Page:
Dr. Robert Czincila walks with World War II veterans and pushes one in a wheelchair.
Einstein Medical Center Montgomery

Einstein Doctor Watches Over Veterans in Return to Pearl Harbor

By on 12/14/2021

Richard Schimmel was a 19-year-old Army radar operator, stationed overlooking Pearl Harbor in Hawaii, early on the morning of Dec. 7, 1941, when the crew began picking up signals of planes coming toward the base.

A young lieutenant and other officers dismissed the warning, says Schimmel, 99, an Allentown, Pa., resident and native. “They said, ‘Don’t worry about it.” The officers thought the planes were American B-17s expected to arrive  from the mainland.

But soon after, the attack on Pearl Harbor began.

“We saw the airplanes flying,” Schimmel says. “But then all of a sudden, maybe 10, 15 seconds later, you wouldn’t see anything but a big puff of smoke.”

The radar operators’ warning was disregarded that day. But last week, on the 80th anniversary of the attack, Schimmel was in a place of honor, along with other World War II veterans, in ceremonies at Joint Base Pearl Harbor-Hickam in Hawaii.

One Doctor and 14 Nonagenarians

An Einstein doctor, Robert Czincila, DO, Chief of Emergency Medicine at Einstein Medical Center Montgomery, provided medical oversight for Schimmel and others in a group of 14 veterans, ages 94 to 99, organized by the Memphis-based nonprofit Forever Young Veterans.

“It was very impressive,” Schimmel says about the anniversary ceremony and parade, in which he and the others were grand marshals. “I think it’s nice that they remember the servicemen.”

Schimmel and two other World War II veterans from the Delaware Valley went on the trip. Dr. Czincila first got to know the Forever Young Veterans group after a chance meeting last May and said he would love to accompany them on a future trip.

Going with the group to Pearl Harbor was “an amazing experience, certainly once in a lifetime,” he says. “There was a lot of history, a lot of important moments.”

Support, But No Crises

Fortunately, the trip didn’t have any medical crises. But just in case, there’s always a doctor and usually a nurse on each of the trips that Forever Young Veterans organizes to battle sites, says Founder and President Diane Hight.

“They’re with us so if any problems arise, they can assess them and determine if they can help them or if they need to go to a hospital,” she says. “Most of their issues are little things. But we are very fortunate. We have not had any major issues on all these trips.”

To make sure they have all the help they need, each person also brings a companion, Hight says. Forever Young Veterans pays all expenses from donations, she says. “We think our veterans have given enough.”

Dr. Czincila remembers one moment on the trip when he was needed, not so much for his medical expertise but for another kind of support at the Pearl Harbor anniversary ceremonies.

“One gentleman wanted me to go with him to help him stand when it was time for the National Anthem and for various parts of the ceremony,” he says.

“The folks that were running the ceremony told them to stand only if you’re able, but these guys are of the Greatest Generation and they’re stubborn and they’re stoic and they’re going to do what they want to do.”

Sightseeing and Storytelling

The packed agenda for the weeklong trip included a 97th birthday party for one veteran and tours of various museums, island sites and the historic battleship Missouri.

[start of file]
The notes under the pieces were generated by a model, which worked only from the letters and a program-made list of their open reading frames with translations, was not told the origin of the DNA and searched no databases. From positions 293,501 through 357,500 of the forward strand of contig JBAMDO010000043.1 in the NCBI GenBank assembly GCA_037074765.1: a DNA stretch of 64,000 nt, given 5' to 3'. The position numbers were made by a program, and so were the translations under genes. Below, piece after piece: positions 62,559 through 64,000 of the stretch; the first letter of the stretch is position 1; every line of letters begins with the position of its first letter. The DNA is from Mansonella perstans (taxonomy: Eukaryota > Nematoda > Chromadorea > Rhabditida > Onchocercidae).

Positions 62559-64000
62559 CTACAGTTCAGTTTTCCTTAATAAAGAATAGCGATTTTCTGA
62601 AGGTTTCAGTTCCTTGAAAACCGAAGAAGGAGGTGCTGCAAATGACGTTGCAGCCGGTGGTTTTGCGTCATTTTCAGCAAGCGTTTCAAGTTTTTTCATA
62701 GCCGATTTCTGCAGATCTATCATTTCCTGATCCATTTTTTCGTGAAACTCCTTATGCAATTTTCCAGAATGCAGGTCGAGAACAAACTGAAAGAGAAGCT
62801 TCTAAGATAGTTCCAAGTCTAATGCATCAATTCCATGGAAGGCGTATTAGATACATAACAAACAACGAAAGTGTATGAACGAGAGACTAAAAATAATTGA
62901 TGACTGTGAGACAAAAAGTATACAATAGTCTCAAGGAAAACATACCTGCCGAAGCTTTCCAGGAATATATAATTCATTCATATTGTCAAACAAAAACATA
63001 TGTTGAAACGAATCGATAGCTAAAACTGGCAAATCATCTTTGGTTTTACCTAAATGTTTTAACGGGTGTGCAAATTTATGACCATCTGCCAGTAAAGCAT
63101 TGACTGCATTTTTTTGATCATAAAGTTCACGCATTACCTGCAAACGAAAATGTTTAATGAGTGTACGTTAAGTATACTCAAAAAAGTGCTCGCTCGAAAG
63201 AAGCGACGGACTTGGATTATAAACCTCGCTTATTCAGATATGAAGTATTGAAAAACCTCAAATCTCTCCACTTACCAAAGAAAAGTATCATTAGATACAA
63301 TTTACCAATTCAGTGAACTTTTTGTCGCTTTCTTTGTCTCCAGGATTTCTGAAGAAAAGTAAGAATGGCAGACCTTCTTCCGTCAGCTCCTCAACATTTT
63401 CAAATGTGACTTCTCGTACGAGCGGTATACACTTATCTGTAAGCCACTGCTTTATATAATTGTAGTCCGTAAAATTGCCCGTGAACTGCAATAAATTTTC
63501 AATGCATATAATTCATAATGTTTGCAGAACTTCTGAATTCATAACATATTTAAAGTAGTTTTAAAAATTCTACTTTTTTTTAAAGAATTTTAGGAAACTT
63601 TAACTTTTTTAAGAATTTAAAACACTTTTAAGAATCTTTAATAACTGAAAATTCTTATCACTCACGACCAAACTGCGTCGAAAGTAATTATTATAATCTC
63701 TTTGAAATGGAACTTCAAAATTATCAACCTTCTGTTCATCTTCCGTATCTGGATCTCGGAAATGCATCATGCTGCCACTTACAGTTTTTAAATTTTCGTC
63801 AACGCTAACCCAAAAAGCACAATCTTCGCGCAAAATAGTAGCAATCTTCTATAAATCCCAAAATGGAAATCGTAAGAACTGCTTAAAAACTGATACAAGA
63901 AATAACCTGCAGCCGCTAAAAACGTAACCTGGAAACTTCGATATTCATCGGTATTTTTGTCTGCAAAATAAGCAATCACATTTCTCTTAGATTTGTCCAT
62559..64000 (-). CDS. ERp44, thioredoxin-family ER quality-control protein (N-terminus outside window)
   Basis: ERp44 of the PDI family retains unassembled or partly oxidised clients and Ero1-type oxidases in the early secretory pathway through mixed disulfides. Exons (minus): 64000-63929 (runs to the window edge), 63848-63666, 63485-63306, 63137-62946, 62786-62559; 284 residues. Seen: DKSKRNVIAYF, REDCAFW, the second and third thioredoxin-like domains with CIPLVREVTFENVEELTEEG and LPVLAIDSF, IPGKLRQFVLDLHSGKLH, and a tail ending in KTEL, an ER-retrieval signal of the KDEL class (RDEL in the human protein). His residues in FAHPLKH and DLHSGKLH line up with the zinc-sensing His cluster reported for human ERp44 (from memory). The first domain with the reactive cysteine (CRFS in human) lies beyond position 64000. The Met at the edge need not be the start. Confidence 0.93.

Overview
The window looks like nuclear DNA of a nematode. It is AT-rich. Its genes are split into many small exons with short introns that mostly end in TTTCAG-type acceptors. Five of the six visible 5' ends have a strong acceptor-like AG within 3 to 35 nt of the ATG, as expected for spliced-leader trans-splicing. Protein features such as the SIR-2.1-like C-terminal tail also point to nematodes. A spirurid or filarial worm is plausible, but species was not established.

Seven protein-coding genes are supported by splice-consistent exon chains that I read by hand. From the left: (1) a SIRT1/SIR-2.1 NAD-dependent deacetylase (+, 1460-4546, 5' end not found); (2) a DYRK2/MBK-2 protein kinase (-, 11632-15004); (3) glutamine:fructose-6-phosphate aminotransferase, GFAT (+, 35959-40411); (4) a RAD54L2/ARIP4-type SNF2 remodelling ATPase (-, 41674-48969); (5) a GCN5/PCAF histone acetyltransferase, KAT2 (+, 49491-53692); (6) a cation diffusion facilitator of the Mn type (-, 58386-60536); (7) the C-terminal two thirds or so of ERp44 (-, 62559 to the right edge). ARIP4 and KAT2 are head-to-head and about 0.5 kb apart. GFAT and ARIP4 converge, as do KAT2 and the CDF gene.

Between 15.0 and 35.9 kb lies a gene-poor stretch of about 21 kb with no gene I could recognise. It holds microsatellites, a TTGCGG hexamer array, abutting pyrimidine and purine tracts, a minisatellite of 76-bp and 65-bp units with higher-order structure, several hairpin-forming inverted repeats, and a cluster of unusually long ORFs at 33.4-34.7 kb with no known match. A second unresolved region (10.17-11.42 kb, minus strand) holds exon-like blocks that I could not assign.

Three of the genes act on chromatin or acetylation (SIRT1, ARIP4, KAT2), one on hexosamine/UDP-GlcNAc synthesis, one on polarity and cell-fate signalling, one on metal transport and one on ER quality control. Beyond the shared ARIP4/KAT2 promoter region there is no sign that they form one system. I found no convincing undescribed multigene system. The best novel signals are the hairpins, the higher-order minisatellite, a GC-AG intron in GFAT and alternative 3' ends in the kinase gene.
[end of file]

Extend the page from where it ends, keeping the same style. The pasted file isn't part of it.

But what Schimmel and Dr. Czincila both enjoyed most was the chance to talk and listen to stories.

“I think meeting all these old servicemen was the best,” Schimmel says. “We were from all the branches in the Army and the Navy and the Air Force.” People on the trip had been stationed in Okinawa, Iwo Jima, Guadalcanal and even in Europe.

“I could talk for hours on end about the things that they shared,” Dr. Czincila says.

He recalled one man who was able to lay flower petals in the water in memory of his two brothers, who died on the USS Arizona in the Pearl Harbor attack. Another man talked about tracking down an old buddy, finding out he had died, but becoming so close to the man’s daughters that they consider him an uncle.

Mark Schimmel, Richard Schimmel’s grandson, said it was “a morale boost” to have Dr. Czincila on the trip. “We all interacted and became one big family.”

Enabling these conversations between veterans from the same war, people who understand each other, is a major reason for the trips, Hight says.

“What we hear all the time is ‘I’ve never told anyone this before,'” she says. “Often they won’t talk to family members because they don’t want to burden them. But when they’re with other men, they talk a lot. And that’s where we start seeing a lot of healing take place in their lives.”

From Allentown to Pearl Harbor and Back

A child of the Depression, Schimmel remembers constantly moving to new lodgings when his family couldn’t pay the rent. He joined the Army in 1940, before the war, to get away from home and see the world.

He was overjoyed to get sent to a scenic, warm spot like Hawaii and learn to operate radar, a relatively new technology at the time. But then the bombs fell.

Schimmel remembers all of the generals, admirals and even a Supreme Court justice who showed up at Pearl Harbor later, investigating why the Americans were not prepared for the attack.

He finished the war at various islands in the Pacific, then came home, sold appliances for Sears Roebuck, and raised a family in Allentown.

Grandson Mark Schimmel said he got “all choked up” to see the veterans honored. “It’s just nice that they finally get the recognition that they deserve.”

Photo caption: Dr. Czincila pushes a wheelchair and walks with other veterans in Hawaii.

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